Giant agave plants and a glowing snake: 6 things to see at Creek Show 2021 in Waterloo Park
It's the most wonderful time of year, y'all, and we don't even mean the holidays. We're talking about those crisp, cool few days when the weather is just right for strolling at night with a light jacket.
And what better to stroll at night than a downtown park full of art and lights and food and live music?
Waterloo Greenway's Creek Show 2021 kicks off on Nov. 12 and will run for 10 days in Waterloo Park. All of the pieces in the show are intended to evoke the natural world of Waller Creek. The show is free and includes five glowing art installations, live music and food.
Make sure to reserve a spot online before you go, as the first three nights are already sold out. Reservations and more information on the show can be found online at: waterloogreenway.org/creek-show.
We got a sneak peek of the show before opening night and came up with some can't-miss moments if you plan on heading to the show.
1. Run through a sea of thick, inflatable agave plants
You can't miss "Si-glo." You like, really can't. A whole bunch of huge, fleshy agave-esque inflatables are sitting on a patch of grass usually reserved for general admission seating during Moody Amphitheater concerts. They are a minty color with white, splotchy spots, sort of like a cow. Before we realized it, we were running through the installation and laying down on the grass to look up at large fronds hanging over the grass. The installation sounds like the cabin of an airplane, due to all the fans keeping the fake plants inflated. Bop the fronds and walk through the maze they create.
2. Stand underneath "HIGH LIGHT" and get mesmerized
What looks like giant Pocky Sticks sit on the highest part of the park. The installation is made up of at least half a dozen tripods — three steel pipes joined together like a tent. Some are very tall, and others you may have to crouch to get under. Lights flowing from green to blue to purple to yellow pour out the top of the pipes. When you stand underneath the structures, look for slits of light that lead up the pipes. You may find yourself standing there all night long, watching the colors change.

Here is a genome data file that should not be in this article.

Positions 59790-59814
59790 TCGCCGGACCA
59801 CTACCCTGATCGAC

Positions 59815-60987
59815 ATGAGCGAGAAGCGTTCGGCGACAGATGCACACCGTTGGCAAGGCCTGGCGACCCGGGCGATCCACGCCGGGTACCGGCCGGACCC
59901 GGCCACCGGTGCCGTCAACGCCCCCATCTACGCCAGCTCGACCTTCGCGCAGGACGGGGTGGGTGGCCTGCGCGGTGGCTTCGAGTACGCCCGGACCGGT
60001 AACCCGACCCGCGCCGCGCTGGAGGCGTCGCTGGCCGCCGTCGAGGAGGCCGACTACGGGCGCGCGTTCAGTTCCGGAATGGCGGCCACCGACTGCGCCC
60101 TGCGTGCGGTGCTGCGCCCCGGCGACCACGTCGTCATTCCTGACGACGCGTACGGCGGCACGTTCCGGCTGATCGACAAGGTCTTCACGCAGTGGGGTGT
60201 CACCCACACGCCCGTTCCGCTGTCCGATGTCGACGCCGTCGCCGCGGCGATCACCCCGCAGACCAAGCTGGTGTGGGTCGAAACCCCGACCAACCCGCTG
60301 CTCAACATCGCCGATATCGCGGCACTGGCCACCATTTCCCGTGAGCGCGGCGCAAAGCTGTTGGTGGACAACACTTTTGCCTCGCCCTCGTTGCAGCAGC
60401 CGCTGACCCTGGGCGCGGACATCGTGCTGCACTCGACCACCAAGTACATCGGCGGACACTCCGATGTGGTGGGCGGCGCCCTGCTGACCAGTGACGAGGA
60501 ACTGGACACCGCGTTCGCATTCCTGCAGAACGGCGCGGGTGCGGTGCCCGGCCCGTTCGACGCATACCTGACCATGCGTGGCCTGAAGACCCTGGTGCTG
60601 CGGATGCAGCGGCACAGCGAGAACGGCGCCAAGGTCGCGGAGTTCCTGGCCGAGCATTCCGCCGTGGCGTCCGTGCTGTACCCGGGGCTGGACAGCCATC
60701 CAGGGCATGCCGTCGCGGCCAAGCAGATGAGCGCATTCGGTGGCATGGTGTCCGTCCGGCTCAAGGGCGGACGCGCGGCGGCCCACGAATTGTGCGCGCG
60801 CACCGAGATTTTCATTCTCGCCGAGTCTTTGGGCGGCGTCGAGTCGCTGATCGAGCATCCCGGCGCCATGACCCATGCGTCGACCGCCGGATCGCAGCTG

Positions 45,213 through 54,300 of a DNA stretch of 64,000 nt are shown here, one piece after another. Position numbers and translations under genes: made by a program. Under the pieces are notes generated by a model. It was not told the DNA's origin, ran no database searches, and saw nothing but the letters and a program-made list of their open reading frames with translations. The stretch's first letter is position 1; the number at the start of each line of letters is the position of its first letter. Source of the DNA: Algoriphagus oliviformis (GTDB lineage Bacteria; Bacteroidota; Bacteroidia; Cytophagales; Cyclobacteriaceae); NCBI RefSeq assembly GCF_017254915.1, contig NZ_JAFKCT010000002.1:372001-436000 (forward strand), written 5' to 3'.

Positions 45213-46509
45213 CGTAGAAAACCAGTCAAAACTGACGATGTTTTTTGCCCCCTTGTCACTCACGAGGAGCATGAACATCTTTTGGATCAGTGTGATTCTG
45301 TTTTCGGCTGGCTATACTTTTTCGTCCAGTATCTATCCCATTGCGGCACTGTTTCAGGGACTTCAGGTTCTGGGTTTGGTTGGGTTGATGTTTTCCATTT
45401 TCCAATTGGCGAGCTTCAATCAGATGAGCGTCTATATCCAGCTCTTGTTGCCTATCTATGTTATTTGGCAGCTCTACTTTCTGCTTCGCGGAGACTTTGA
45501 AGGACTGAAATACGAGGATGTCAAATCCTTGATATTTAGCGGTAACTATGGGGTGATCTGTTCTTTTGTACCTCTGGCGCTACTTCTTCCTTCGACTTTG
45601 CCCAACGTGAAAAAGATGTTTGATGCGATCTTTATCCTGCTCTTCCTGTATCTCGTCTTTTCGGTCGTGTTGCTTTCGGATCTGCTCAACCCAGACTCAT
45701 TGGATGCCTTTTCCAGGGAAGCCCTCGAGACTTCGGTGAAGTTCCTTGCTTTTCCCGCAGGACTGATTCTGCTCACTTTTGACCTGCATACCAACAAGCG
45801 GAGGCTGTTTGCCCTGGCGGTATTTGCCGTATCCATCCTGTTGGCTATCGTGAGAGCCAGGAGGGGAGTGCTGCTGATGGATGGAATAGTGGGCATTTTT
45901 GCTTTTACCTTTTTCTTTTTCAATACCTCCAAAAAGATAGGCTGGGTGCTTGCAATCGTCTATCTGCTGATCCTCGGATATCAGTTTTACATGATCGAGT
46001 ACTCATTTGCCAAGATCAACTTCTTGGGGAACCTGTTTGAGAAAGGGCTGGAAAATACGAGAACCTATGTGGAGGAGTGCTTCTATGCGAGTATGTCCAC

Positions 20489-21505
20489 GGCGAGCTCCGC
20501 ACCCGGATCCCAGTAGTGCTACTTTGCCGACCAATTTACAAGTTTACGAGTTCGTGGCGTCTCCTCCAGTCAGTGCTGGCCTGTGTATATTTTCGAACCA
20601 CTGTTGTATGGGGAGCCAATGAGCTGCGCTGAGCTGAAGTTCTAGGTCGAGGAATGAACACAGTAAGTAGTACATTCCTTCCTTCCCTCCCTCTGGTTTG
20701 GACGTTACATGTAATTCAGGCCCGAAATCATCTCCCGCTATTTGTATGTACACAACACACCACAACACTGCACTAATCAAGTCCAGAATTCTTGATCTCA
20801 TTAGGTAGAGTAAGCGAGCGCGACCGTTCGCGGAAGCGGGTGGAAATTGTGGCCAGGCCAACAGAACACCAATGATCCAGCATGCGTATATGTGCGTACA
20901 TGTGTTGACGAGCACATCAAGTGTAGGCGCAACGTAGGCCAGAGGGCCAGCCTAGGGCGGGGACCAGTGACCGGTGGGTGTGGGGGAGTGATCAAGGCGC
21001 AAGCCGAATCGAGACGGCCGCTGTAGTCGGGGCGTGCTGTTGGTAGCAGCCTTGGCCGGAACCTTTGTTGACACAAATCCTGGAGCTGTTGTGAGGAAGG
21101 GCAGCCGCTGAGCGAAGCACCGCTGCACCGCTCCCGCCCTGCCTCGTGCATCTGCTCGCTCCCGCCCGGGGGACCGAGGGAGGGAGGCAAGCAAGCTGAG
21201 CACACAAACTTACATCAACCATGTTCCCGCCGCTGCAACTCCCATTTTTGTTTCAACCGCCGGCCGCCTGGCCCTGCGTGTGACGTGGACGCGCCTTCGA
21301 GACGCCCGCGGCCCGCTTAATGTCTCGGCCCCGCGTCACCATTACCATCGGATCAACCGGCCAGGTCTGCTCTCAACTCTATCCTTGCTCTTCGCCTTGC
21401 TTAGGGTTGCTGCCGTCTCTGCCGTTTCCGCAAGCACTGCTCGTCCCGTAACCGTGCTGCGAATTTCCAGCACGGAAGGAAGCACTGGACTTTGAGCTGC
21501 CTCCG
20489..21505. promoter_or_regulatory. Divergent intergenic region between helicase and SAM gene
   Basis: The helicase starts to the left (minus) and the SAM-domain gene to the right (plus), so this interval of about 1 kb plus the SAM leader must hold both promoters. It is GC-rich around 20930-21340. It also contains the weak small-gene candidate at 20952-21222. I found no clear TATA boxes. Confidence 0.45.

3. Get up close and personal with some ... are those giraffes?
OK, so, "BioNest" is not an installation about giraffes at all, but you may mistake them for the tall animals from afar. The piece is made up of five wooden structures enveloped in lantern paper. Lights and music coming from the structures are synchronized together. Make sure you take a close look at this one — each structure's lantern paper has fossil-like plants splashed across it. The artist harvested native plants, grass and leaves from all over the stat, and each of the structures represents a place. One is from Marfa; another is from Barton Creek.
4. Look at a light-up snake from above
"CREEKture," which looks like a very small rollercoaster, is nestled on the edge of the park and surrounded by tall grass. The two-part installation is a representation of the Texas blind snake, which can be found in Waller Creek. The snake will rise with the water of the creek before slithering back into the earth. One part of the piece is still and close to the ground, just shining a bright, white light. This represents the snake going in and out of the ground. The second part of the piece is a curvy, ramp-like structure that shoots different lights through the long body. The pulsing lights, which were pink, red and purple on Thursday night, represent the snake's heartbeat.
5. A hall of hanging noodles
OK, so these are not actually noodles, but that's definitely what "SWAY" reminded us of. You will likely notice this installation before you walk into the park, depending on where you enter, because they are hanging up near the road, above a stage. You can touch the 160 (at least) inflated cylinders, which are shining from within.
6. Walk the winding paths to get a taste of everything
We suggest taking your time, because the park itself could be an art installation. The paths end up taking you on a tour of the show. You can stop at each, play and look and watch an installation, and hop back on to get to your next spot.
Correction: A photo caption on an earlier version of this story referred to Kim Harding as the designer of the installation "Si-glo" at Creek Show. Harding is a member of a team from architecture firm Dwg; the firm designed the installation.